Trending February 2024 # How To Recover A Cryptolocker Infected Hard Drive # Suggested March 2024 # Top 7 Popular

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CryptoLocker is a ransomware which is just simple and devastating. Up until now, computers effected by CryptoLocker were unusable unless you paid the demanded monetary payment.

What is CryptoLocker

We have already covered what CryptoLocker is previously. In short, it is a ransomware trojan which is specifically designed to infect computers running Windows operating system. Once a computer is infected, it encrypts all the data present in the local storage, mapped network drives and any mounted removable drives using 2048-bit RSA public key cryptography, essentially rendering all the files unusable. Unless you pay the ransom (300 USD or equivalent Bitcoins), you won’t be able to get your files back.

Up until now, there was no way to recover the data encrypted by CryptoLocker.

Thanks to the researchers at Fox-IT and FireEye, though, who managed to recover the private encryption keys and Kyrus Technologies for building the actual decryption engine. Combining the efforts, these security firms launched a website which can be used by the victims of CryptoLocker to decrypt their encrypted files free of charge.

Decrypt CryptoLocker Infected Files

Once you have submitted the sample file, the file will be processed and the website will send you the decryption key (private key) along with a link to download the decryption program.

Once you have received the decryption key and the decryption tool via email, launch the decryption tool and use the command below to start decrypting your encrypted files.

Conclusion

CryptoLocker is nasty malware which feeds on users’ precious data. If you are infected by CryptoLocker, you can use the above service to get your files back. In addition, make sure you are using a good anti-virus software to protect yourselves from any future attacks. Do note that even though this process (hopefully) works with CryptoLocker, it may not be able to decrypt the files encrypted by CryptoLocker variants like CryptoBit, CryptoDefense, etc.

Vamsi Krishna

Vamsi is a tech and WordPress geek who enjoys writing how-to guides and messing with his computer and software in general. When not writing for MTE, he writes for he shares tips, tricks, and lifehacks on his own blog Stugon.

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How To Use An External Hard Drive With Xbox One

As you may or may not know, all Xbox One games must be fully installed to your console’s hard drive for optimal play experience. This is regardless of whether or not you purchased a game on a physical disc.

Waiting for the installation isn’t so bad, but the rate at which your storage space disappears is. The problem stems from the fact that Xbox One games are huge. For example, The Master Chief Collection weighs in at a whopping 62.74 GB. Grand Theft Auto V is a hefty 49.03 GB. To put these numbers in perspective, the Xbox One ships with 500 GB, 1 TB or 2 TB of built in storage space. With big budget titles often clocking in around the 50 GB mark, you can see how storage space can quickly become a problem.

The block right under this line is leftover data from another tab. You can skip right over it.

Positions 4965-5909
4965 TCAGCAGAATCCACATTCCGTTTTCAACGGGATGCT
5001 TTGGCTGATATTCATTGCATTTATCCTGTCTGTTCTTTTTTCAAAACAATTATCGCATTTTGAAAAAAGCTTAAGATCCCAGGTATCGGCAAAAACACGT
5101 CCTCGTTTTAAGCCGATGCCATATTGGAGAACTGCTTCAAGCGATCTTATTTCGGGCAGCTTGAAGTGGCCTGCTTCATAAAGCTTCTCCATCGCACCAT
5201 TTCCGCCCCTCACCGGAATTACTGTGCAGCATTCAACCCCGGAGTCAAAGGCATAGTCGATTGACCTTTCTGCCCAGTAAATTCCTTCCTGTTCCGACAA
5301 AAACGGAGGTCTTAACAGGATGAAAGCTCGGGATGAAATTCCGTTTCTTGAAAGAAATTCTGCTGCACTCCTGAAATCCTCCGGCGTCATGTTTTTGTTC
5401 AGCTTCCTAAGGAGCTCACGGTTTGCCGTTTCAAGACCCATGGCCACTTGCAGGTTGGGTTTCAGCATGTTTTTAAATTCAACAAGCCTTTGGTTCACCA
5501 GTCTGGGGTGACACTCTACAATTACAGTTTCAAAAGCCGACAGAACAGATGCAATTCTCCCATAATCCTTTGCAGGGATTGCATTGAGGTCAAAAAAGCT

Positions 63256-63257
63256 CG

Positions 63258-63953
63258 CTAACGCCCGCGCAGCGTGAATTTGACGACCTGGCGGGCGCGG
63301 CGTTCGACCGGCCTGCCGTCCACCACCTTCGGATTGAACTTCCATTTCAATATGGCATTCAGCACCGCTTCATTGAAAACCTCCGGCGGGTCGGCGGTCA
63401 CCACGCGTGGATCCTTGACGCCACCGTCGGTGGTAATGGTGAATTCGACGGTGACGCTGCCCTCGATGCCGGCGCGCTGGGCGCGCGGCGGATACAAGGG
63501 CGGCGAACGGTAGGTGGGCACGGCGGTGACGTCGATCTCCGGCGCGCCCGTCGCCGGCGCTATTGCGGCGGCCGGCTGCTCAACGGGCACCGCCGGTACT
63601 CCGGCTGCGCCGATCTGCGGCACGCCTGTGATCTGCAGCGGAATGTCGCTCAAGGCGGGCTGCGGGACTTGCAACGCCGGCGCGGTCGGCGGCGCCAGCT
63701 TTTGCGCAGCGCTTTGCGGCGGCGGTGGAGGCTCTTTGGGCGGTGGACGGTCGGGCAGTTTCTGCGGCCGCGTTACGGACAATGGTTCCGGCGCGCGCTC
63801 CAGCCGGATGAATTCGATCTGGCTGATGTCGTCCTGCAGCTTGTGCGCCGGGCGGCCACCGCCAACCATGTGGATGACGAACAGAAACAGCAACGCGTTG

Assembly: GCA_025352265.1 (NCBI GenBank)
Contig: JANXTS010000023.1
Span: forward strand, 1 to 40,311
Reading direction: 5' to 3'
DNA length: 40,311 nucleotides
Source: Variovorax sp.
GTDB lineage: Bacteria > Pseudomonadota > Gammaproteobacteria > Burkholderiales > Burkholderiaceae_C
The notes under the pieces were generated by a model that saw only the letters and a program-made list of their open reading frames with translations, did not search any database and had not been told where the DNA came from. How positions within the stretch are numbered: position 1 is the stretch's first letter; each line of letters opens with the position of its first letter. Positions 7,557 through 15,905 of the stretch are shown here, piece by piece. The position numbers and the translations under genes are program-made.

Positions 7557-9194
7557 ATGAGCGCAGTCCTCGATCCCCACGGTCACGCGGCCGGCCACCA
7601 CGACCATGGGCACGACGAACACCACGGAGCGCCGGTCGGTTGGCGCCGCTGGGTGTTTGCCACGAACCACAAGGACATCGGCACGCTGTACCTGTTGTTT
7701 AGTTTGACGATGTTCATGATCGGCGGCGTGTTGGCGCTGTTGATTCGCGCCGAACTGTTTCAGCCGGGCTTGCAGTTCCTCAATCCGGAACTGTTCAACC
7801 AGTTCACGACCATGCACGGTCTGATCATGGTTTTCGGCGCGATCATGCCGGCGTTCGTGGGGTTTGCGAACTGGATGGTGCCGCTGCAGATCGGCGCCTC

It used to be that if you found that you were running out of space, you had limited options, none of which were particularly appealing. One potential fix was to replace the internal drive of your Xbox One with a larger one. Unfortunately this isn’t condoned by Microsoft and voided your console’s warranty. The only other option was to delete a game and reinstall it if you wanted to play it again. This meant that people with large libraries of games hoping to be able to play whichever they wanted at any given time were out of luck.

Fortunately, Microsoft heard the collective groan of anguished Xbox owners and released an update that enables users to attach an external hard drive. Currently, the Xbox One supports two external drives at once, allowing users to easily expand their storage.

Ready to give your Xbox One a storage boost after that massive Mass Effect Andromeda patch? We thought so.

Requirements

Before you take an old flash drive out of a drawer and stick it into one of the Xbox One’s USB ports, there are a handful of stipulations. First of all, the drive must be at least 256 GB. This means that you can use a USB flash drive, provided it’s large enough.

Secondly, the drive has to be USB 3.0. The reason behind this is simple: USB 3.0 provides faster transfer rates. USB 3.0 supports a data transfer speed of 5 Gbit/second (or 625 MB/second). This speed is necessary to ensure games and apps load quickly. The last thing Microsoft wants is bad publicity that could damage the Xbox brand because people used a cheap drive with sluggish data transfer rates. Most modern hard drives and USB flash drives support USB 3.0 nowadays, but double check before you hit the checkout counter.

It has been reported that external storage for the Xbox One is capped at 16 TB which is huge. The size of your external drive will depend on how much space you need and how much you can afford. If you have a large collection of games and apps, you’ll probably want to opt for a fairly large drive. Seagate produces a “game drive” that is marketed to those wishing to increase the storage on their Xbox One. The drive comes in 2 TB and 4 TB varieties, and aside from the Xbox logo stamped in the corner, doesn’t seem to be any different from other portable hard drives. This means that you can use any off-the-shelf external drive. If you have a spare hard drive from an old laptop or desktop computer, you could even throw it in an enclosure and use that.